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The B-BBEE (Broad-Based Black Economic Empowerment), or BEE (as referred to by most), was introduced by the South African government as a form of social justice in an attempt to grant equal access to goods and services to the previously disadvantaged (black, coloured and Indian) – as opposed to the narrow-based economic empowerment, which is measured by looking at equity ownership and managerial representation. BEE, once dubbed the “new ladder” to greater heights for the previously disadvantaged, can now be seen to actually have been a stepping stone for those who were in political matrimony.

If and when facing reality about BEE, it can be admitted that it is a field open for corruption, fronting, lobbying, and, above all, feeding the connected few who are within the legitimised bubble of theft; these are fabricated weaknesses of BEE. This new class/circle of black wealth (as a result of BEE) would become the new owners and managers who would eventually turn into the “neo-white” apartheid government and treat the starved (not politically connected) as servants and workers.

To strengthen the hold on BEE and the economy by the politically connected, mechanisms such as GEAR (Growth, Employment and Redistribution) and preferred procurement tender methods were put in place. At first glance it looks like these were better ways forward; everyone would be fed properly. However, that was not the case – in actual fact, public service delivery was quasi-privatised by the government to allow a comrade to become a businessman and take a chip from the suit-encircled table. This has become a common way of tender “procedures” in our state, where you find a comrade/“businessman” responsible for building a school, road, etc. This should certainly be the cherry on the cake proving the legitimisation of theft, fronting, lobbying, and political connectivity within the BEE frenzy. The era of tenderpreneurship was born.

Can BEE be said to have altered the fortunes of the previously disadvantaged majority? Certainly not. The fact of the matter remains: had our country taken a different course in our democratic era, we would be in an entirely different situation. Our democratic government opted to rather continue with socialist policies as the apartheid government had. We continued with massive state intervention into the affairs of our people. The government continued to try to engineer our society to what they deemed just and fair. On the contrary, what we unfortunately ended up with is a system that remains as unjust and unfair as it was previously.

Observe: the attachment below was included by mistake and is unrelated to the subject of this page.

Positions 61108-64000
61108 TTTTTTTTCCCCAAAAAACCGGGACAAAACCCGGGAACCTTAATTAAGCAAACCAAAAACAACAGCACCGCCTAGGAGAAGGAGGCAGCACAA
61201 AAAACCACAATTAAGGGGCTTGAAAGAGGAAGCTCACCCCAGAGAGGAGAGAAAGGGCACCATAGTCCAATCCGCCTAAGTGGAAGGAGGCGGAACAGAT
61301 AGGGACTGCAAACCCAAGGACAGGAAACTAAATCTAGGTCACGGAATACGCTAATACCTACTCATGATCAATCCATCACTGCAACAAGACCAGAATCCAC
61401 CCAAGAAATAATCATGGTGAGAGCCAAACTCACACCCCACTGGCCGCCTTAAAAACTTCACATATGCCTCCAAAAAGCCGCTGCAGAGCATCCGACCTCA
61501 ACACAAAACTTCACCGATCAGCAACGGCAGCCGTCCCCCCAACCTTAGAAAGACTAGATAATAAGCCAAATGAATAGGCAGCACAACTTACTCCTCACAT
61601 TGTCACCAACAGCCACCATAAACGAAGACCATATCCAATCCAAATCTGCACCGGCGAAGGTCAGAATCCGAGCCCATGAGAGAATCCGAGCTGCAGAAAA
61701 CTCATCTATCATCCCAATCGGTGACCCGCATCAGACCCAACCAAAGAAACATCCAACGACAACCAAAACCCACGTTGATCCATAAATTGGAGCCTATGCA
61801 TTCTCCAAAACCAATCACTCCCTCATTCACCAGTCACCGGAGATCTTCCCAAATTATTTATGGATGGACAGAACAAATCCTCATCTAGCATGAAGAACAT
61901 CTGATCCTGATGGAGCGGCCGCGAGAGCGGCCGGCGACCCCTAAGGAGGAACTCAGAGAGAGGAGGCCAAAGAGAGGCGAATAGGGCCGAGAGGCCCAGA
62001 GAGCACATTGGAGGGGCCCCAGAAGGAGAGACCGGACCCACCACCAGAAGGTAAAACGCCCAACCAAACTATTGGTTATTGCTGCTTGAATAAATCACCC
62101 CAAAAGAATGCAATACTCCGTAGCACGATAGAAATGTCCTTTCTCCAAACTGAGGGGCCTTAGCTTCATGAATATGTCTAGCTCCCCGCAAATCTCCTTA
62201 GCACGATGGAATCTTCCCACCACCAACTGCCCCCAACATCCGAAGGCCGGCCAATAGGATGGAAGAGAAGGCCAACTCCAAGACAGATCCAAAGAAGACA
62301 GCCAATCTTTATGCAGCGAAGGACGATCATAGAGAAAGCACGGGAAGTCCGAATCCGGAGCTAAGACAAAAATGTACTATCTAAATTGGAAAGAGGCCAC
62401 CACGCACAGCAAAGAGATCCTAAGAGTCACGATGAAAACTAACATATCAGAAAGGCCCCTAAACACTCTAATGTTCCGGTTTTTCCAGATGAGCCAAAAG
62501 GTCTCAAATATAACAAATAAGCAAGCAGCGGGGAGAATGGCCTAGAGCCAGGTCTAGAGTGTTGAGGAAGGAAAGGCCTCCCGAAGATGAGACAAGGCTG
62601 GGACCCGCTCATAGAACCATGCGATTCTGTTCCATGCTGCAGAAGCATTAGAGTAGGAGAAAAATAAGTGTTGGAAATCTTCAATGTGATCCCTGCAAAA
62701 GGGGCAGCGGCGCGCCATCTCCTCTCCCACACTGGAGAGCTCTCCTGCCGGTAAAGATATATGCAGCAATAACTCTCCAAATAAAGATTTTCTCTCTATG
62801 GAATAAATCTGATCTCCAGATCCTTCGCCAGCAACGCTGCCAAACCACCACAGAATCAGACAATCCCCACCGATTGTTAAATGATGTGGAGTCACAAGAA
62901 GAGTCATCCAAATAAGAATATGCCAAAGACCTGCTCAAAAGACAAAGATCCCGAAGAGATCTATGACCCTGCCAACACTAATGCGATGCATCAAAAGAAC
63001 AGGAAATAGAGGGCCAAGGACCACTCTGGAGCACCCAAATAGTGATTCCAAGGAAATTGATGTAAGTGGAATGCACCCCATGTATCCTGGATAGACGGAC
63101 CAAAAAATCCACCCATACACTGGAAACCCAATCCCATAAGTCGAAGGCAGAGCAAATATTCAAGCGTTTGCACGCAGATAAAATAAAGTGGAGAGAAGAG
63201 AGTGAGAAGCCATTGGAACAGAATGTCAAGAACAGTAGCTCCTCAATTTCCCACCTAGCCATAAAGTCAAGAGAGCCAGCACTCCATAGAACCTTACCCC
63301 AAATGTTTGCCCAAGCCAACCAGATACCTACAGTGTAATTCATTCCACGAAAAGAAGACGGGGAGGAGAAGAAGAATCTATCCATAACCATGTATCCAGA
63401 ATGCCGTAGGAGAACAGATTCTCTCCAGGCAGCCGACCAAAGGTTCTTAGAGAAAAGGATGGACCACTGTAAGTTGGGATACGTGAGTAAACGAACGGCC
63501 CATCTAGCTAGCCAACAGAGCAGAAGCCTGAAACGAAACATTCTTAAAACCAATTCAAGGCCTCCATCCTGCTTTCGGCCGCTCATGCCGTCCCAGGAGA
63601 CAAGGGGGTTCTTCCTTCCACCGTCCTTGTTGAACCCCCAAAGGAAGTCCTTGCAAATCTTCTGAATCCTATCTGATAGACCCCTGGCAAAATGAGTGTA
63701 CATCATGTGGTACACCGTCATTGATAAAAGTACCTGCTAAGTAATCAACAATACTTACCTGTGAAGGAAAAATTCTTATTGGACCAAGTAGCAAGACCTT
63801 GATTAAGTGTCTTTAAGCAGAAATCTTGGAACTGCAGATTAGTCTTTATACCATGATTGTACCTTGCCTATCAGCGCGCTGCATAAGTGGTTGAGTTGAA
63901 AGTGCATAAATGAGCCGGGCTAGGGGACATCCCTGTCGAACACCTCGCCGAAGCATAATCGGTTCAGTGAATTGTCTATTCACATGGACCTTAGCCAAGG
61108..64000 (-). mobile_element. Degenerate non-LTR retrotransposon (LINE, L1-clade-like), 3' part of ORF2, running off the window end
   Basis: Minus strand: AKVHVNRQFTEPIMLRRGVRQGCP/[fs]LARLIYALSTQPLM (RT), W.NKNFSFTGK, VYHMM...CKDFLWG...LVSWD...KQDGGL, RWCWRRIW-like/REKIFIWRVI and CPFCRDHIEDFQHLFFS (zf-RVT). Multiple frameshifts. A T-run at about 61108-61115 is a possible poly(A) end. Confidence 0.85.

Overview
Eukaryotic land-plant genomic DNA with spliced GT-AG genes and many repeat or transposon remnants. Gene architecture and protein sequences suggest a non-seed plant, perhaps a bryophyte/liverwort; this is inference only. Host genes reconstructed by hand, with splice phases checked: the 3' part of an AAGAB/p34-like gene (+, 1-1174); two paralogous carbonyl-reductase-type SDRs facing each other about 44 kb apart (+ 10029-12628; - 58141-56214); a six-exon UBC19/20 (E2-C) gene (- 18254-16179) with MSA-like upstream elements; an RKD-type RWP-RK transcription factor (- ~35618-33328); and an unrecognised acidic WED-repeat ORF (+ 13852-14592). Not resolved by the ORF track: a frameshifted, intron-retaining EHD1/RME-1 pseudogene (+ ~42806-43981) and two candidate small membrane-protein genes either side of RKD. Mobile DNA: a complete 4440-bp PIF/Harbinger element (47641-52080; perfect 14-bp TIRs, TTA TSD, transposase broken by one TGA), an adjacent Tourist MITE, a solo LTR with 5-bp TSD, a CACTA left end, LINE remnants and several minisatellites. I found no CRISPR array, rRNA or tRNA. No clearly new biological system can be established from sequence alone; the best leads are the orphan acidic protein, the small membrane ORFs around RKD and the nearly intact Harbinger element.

Had the leaders at the time trusted our people and trusted the free market, we would have an entirely different situation in South Africa. We continuously get fazed about inequality in South Africa, when in fact, we should be worried about crippling poverty. The solution to poverty is not the redistributing of wealth, but rather the creation of wealth – without this newly-created wealth going to the privileged handful, as was the case forty years ago and is the case today.

This may seem counter-intuitive to many. Following the discrimination many black South Africans faced under apartheid, our first knee-jerk reaction is to take what was taken from us. The social justice and redistribution rhetoric soothes the pain of the past, but only temporarily. The permanent solution that we need is free people, making free choices, with a government that is voted in by the people, trusting its people enough to make a success of their own lives.

Author: Kabelo Makgai is a third-year law student at the University of Pretoria. He currently enjoys sitting on the Residence Management Committee of TuksVillage and is an academic tutor for a number of law modules.

  • Mo Haarhoff

    Surely the real breakdown of 3B2E is because those so ‘gifted’ salt away the proceeds or use them to purchase unnecessarily gaudy ‘wereldsgoed’? Even those who contribute large sums towards social welfare got it wrong. The intention was surely for successful people to invest in more businesses, employ more people to work in them and so spread their wealth in the least painful manner for themselves, but also thus giving ordinary individuals their own chance at aspiring to greater things?
    Christo Wiese got it right, I think, by buying some land and building housing on it, hopefully employing large numbers for the construction process. Selling those middle-income homes at subsidised prices is enabling, but doesn’t give anything away. It also doesn’t encourage a pay-back system which facilitates corruption.